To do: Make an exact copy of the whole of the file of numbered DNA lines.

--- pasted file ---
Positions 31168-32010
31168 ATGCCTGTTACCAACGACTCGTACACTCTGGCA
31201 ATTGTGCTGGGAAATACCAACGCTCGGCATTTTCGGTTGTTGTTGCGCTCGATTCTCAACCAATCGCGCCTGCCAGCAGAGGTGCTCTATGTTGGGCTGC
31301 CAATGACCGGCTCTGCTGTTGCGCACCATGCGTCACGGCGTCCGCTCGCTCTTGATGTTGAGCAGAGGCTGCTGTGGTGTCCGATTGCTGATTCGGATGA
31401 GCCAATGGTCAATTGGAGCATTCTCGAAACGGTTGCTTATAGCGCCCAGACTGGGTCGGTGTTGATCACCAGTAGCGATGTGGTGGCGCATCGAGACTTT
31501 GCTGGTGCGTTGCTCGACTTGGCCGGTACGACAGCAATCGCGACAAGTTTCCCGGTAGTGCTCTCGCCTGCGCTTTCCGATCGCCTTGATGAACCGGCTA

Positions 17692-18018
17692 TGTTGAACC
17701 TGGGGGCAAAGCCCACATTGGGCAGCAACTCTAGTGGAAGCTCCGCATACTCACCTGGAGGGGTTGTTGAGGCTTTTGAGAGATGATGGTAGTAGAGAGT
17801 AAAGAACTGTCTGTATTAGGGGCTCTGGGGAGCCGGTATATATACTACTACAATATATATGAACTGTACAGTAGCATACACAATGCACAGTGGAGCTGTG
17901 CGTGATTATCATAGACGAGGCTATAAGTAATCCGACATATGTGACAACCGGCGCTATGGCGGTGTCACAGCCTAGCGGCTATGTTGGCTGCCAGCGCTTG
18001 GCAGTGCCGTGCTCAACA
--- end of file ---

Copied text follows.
Positions 31168-32010
31168 ATGCCTGTTACCAACGACTCGTACACTCTGGCA
31201 ATTGTGCTGGGAAATACCAACGCTCGGCATTTTCGGTTGTTGTTGCGCTCGATTCTCAACCAATCGCGCCTGCCAGCAGAGGTGCTCTATGTTGGGCTGC
31301 CAATGACCGGCTCTGCTGTTGCGCACCATGCGTCACGGCGTCCGCTCGCTCTTGATGTTGAGCAGAGGCTGCTGTGGTGTCCGATTGCTGATTCGGATGA
31401 GCCAATGGTCAATTGGAGCATTCTCGAAACGGTTGCTTATAGCGCCCAGACTGGGTCGGTGTTGATCACCAGTAGCGATGTGGTGGCGCATCGAGACTTT
31501 GCTGGTGCGTTGCTCGACTTGGCCGGTACGACAGCAATCGCGACAAGTTTCCCGGTAGTGCTCTCGCCTGCGCTTTCCGATCGCCTTGATGAACCGGCTA

Positions 17692-18018
17692 TGTTGAACC
17701 TGGGGGCAAAGCCCACATTGGGCAGCAACTCTAGTGGAAGCTCCGCATACTCACCTGGAGGGGTTGTTGAGGCTTTTGAGAGATGATGGTAGTAGAGAGT
17801 AAAGAACTGTCTGTATTAGGGGCTCTGGGGAGCCGGTATATATACTACTACAATATATATGAACTGTACAGTAGCATACACAATGCACAGTGGAGCTGTG
17901 CGTGATTATCATAGACGAGGCTATAAGTAATCCGACATATGTGACAACCGGCGCTATGGCGGTGTCACAGCCTAGCGGCTATGTTGGCTGCCAGCGCTTG
18001 GCAGTGCCGTGCTCAACA